ENCINITAS — In 1995, Beverly Goodman drove 4,000 miles around Mexico, meeting local artisans and purchasing anything that would fit into her old truck. She had recently quit her corporate job in health care management and was getting ready to open Coast Hwy Traders, a shop that would sell art, clothing and other funky items. These trips to Mexico soon became a regular part of how she acquired art for sale.
“I’d go into town down a dirt road in a little village, and the door would swing open, and they’d say, ‘Beverly we heard you were in town, come in,’” Goodman recalled. “The word would just get out, ‘she’s in town,’ and they’d get everything ready. It was really fun.”
Now, 24 years later, after helping launch the careers of many Mexican artists, shop owner Beverly Goodman is retiring from her business. As the property owner, Goodman will now rent the full space to Deb Molina and Rachael Maile, owners of the local clothing brand gypSea Dreams, which currently has a booth in Coast Hwy Traders. Goodman had recently been considering retirement, so the timing was perfect.
“Deb and her daughter — they’re partners — approached me with the idea, and I thought, you know, it feels right, I think you’re the right person,” Goodman said. “They live in Encinitas, and they love Encinitas.”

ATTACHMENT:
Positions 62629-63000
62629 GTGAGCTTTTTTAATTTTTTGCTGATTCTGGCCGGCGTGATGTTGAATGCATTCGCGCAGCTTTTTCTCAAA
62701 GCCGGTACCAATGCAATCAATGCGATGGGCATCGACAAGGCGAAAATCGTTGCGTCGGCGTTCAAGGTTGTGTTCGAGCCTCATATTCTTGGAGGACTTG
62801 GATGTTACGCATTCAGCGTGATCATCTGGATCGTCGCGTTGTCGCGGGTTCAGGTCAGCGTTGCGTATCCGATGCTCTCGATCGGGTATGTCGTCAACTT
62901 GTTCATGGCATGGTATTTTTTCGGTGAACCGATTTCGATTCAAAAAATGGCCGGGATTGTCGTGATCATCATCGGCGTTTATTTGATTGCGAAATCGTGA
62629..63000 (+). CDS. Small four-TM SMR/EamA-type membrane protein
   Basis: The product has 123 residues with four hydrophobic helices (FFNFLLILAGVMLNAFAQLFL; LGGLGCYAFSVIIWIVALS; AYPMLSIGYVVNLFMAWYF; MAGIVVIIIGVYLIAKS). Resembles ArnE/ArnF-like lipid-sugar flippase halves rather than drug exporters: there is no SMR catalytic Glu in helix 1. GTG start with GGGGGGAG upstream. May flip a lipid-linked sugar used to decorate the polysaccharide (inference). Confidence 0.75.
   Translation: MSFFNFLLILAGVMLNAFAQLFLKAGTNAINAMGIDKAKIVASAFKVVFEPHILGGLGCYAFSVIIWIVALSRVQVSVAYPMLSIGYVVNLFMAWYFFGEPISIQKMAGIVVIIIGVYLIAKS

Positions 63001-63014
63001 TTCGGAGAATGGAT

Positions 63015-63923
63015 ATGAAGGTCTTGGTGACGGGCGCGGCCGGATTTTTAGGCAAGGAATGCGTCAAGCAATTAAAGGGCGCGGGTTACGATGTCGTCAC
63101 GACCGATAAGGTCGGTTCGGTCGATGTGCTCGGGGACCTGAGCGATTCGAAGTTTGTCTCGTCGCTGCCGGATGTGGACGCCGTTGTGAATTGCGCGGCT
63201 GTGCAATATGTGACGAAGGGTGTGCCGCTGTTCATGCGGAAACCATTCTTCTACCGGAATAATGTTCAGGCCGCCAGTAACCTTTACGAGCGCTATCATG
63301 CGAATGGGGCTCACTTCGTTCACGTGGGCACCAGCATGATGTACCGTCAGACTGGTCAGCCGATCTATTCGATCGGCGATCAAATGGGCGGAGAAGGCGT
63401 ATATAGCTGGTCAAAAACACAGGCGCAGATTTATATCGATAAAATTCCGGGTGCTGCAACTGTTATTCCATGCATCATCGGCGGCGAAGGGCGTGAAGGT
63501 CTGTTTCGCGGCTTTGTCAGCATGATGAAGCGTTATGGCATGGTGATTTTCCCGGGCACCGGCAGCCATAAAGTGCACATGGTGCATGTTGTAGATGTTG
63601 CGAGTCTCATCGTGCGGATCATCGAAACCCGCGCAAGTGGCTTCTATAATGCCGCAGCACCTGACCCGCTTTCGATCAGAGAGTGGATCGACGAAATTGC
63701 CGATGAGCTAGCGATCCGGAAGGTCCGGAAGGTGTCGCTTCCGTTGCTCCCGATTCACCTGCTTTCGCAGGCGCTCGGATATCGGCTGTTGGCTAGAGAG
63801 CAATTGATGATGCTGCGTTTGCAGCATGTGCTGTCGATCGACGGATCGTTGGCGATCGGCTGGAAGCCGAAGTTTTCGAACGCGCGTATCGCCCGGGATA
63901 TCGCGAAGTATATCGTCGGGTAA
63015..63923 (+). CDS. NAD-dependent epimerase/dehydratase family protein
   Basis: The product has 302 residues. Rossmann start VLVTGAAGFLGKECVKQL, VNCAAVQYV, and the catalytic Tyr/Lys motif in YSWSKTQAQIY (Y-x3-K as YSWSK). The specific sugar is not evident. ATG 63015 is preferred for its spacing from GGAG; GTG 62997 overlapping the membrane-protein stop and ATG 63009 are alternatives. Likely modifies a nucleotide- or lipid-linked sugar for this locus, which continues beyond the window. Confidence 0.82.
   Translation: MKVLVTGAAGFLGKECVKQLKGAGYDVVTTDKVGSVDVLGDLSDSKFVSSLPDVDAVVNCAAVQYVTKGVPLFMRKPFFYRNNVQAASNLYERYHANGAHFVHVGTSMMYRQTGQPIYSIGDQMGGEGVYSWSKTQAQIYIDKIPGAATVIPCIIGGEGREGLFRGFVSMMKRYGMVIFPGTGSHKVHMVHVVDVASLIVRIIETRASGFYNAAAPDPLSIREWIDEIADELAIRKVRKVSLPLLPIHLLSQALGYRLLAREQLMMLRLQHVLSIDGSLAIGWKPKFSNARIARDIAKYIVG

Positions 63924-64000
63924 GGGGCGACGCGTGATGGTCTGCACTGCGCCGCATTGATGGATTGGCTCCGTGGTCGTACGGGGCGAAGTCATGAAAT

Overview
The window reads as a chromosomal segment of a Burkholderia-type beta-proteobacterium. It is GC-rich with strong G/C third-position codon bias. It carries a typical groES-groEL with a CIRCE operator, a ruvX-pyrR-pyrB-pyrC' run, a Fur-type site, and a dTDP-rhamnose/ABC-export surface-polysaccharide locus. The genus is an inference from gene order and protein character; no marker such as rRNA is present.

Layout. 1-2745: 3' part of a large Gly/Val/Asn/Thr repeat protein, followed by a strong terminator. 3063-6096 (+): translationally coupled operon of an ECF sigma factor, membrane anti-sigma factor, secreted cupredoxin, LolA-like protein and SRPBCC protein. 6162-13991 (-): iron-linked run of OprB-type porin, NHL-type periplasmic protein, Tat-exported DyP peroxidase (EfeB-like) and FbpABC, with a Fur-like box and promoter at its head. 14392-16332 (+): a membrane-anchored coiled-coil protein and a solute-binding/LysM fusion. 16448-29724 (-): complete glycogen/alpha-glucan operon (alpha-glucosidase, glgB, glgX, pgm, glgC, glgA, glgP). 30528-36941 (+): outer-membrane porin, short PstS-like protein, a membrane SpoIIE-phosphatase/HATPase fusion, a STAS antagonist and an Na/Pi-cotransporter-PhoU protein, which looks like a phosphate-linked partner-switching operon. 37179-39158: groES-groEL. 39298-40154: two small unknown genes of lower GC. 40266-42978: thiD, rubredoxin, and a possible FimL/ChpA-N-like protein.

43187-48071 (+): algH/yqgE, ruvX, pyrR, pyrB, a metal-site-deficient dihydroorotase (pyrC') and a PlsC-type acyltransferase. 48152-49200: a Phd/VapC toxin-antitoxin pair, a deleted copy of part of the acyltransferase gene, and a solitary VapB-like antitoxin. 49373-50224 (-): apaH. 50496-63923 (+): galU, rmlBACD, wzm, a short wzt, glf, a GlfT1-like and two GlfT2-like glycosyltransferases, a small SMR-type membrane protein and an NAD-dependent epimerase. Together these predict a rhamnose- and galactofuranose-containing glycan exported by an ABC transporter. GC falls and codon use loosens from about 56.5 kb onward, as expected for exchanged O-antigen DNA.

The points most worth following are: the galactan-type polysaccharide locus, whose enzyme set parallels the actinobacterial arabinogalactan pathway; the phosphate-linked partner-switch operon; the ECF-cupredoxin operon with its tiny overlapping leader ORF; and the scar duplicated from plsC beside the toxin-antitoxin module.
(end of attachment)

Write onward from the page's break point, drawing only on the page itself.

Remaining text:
Molina was one of Goodman’s first vendors when she was at her original location just a few blocks north on Highway 101. The gypSea Dreams team will remodel the current space, but they will keep many of the same vendors. The biggest change folks will notice is much less Mexican art for sale, since that was driven mainly by Goodman’s passion. Still, Goodman and Molina have worked together for years, and their goals of supporting fair-trade business, women entrepreneurs and a thriving downtown have always aligned.
“Beverly doesn’t want to see her community taken over by restaurants and office buildings,” Molina explained. “We want to have a downtown community, and we want to offer that.”
In the Encinitas downtown, retail is a huge part of the culture, especially with the growing tourist scene. Currently, Goodman says the shop sees about 70 percent tourists and 30 percent residents, a huge shift from when she started the business over two decades ago. Keeping the space as retail was a huge priority for Goodman.
“The tourists really have expectations of the town, and they want to come here and buy retail,” Goodman said. “You’re not going to get the same rent you’d get if you rented to a chain, or someone else, but you’re helping the downtown keep its culture.”
Goodman will officially retire in the fall. Some repeat customers who have heard the news already started purchasing coveted pieces while they’re still there. A shop in Old Town has asked to buy anything that isn’t sold before closing.
Instead of a retirement party, Goodman says she’d rather take her six employees out for a celebratory thank you dinner. When she’s officially wrapped up Coast Hwy Traders, she says she will finish out her term on the Encinitas 101 MainStreet board, but she’ll take more time for her own passion projects, which include her own original art projects and mentoring Mexican women in business. She wants to leave the business with a huge thank you to the people of Encinitas.
“It’s been a pleasure being downtown all of these years and seeing downtown evolve,” Goodman said. “I would encourage everyone to support and shop local. I feel very blessed that I’ve had such a great time down here.”